7

I would like to write a python script that takes a bunch of swf files and renders them to individual image files.

Each swf file has just one frame (text, pictures etc.) and no animations at all. I have already tried the render command from the swftools toolset (The windows version), but the resolution of the resulting image is too low.

So what I need is:

A command line tool (Windows/Linux) or a python library which renders one frame from a swf to a bitmap or better to something like a PDF (It would be cool if the text data could be retained). It would be great if the target resolution/size could be set manually.

Thanks in advance!

3

You could for example build an AIR app that loads each SWF, takes the screenshot and writes it to a file.

The thing is you'll need to kick off something to do the render and, as far as i know, you can't do that without the player or some of its Open Source implementation.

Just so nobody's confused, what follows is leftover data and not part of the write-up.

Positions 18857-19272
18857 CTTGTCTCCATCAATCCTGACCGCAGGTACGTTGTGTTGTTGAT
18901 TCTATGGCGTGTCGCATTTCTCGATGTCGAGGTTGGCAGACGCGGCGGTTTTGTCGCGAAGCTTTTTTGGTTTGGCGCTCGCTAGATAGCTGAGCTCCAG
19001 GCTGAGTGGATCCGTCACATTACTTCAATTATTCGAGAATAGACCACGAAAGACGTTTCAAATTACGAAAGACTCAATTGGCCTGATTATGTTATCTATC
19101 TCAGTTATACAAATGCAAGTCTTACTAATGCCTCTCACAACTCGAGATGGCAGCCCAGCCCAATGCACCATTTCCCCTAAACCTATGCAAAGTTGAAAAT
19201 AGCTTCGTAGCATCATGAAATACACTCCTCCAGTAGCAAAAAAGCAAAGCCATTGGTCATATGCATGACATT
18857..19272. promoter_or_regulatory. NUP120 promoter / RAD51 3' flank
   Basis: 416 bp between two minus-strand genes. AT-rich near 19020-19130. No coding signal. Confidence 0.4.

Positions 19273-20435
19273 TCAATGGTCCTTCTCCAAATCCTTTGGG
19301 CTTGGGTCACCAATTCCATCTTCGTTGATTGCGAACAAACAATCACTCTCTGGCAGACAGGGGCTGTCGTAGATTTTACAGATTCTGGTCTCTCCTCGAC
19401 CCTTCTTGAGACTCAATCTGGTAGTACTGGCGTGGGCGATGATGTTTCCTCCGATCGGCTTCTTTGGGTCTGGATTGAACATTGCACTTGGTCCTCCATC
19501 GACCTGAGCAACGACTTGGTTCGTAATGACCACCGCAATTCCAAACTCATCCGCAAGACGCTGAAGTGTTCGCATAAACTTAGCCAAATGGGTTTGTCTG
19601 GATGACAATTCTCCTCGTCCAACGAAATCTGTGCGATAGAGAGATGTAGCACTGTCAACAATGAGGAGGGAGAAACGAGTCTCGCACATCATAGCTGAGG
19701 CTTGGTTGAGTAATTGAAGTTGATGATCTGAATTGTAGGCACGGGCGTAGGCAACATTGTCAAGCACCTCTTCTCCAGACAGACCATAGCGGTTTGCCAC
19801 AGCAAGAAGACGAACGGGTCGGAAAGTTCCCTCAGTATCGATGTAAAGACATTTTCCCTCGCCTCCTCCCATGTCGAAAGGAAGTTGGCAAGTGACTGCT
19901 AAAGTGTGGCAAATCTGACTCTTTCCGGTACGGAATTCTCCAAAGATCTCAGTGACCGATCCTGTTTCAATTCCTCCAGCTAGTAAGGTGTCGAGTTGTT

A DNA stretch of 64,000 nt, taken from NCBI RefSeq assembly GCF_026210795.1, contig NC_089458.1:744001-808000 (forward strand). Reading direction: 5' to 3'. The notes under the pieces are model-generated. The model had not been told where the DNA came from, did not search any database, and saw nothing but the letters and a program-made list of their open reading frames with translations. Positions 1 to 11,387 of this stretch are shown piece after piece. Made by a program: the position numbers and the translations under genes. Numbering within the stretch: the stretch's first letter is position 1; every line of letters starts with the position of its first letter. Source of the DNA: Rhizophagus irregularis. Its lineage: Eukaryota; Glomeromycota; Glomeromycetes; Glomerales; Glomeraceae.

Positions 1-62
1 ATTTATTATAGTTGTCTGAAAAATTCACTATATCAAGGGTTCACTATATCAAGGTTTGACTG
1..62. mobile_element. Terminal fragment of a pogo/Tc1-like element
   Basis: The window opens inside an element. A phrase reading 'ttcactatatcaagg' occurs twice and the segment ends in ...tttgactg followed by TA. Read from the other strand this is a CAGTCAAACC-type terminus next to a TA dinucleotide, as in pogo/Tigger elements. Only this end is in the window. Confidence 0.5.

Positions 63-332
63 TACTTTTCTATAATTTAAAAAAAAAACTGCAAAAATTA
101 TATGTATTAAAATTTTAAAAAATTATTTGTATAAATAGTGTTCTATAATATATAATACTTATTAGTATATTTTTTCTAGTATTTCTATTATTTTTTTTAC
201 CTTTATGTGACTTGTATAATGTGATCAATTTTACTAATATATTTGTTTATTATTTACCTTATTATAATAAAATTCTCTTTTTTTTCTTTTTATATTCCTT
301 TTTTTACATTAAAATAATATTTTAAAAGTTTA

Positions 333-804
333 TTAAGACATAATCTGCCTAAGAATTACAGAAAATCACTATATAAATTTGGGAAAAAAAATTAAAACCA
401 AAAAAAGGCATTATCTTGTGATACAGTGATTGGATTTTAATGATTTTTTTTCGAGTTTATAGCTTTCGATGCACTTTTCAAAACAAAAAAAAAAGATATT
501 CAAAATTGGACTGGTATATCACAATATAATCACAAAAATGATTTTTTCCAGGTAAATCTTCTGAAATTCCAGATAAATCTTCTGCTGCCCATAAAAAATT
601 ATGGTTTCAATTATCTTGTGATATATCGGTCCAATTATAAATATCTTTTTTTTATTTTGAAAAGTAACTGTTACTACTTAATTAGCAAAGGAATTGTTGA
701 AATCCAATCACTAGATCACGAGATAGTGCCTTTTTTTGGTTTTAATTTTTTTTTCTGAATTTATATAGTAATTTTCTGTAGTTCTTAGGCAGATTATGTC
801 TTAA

I think your best bet is going AIR, the SDK is free and cross-platform. If you are used to python, the AS3 necessary should be easy enough to pick up.

HTH,

J

  • Thanks! Haven't thought of that. I'll give it a try and post my results. – das_weezul Jun 7 '10 at 13:01
11

I'm sorry to answer my own question, but I found an undocumented feature of swfrender (part of the swftools) by browsing through the sources.

swfrender path/to/my.swf -X<width of output> -Y<height of output>
-o<filename of output png>

As you might have guessed the X option lets you determine the width (in pixels) of the output and Y does the same for the height. If you just set one parameter, then the other one is chosen in relation to the original height-width-ratio (pretty useful)

That does the trick for me but as Zarate offered a solution that might be even better (I'm thinking of swf to PDF conversion) he deserves the credits.

Cheers

  • Does not do the job with transparency, Is there any alternative at the meantime? – Osa Apr 24 '15 at 16:06
5

Sometimes SWFRender is stuck at very heavy files, especially when producing 300dpi+ images. In this case Gnash may help:

gnash -s<scale-image-factor> --screenshot last --screenshot-file output.png -1 -r1 input.swf

here we dump a last frame of a movie to file output.png disabling sound processing and exiting after the frame is rendered. Also we can specify the scale factor here or use

-j width -k height

to specify the exact size of resulting image.

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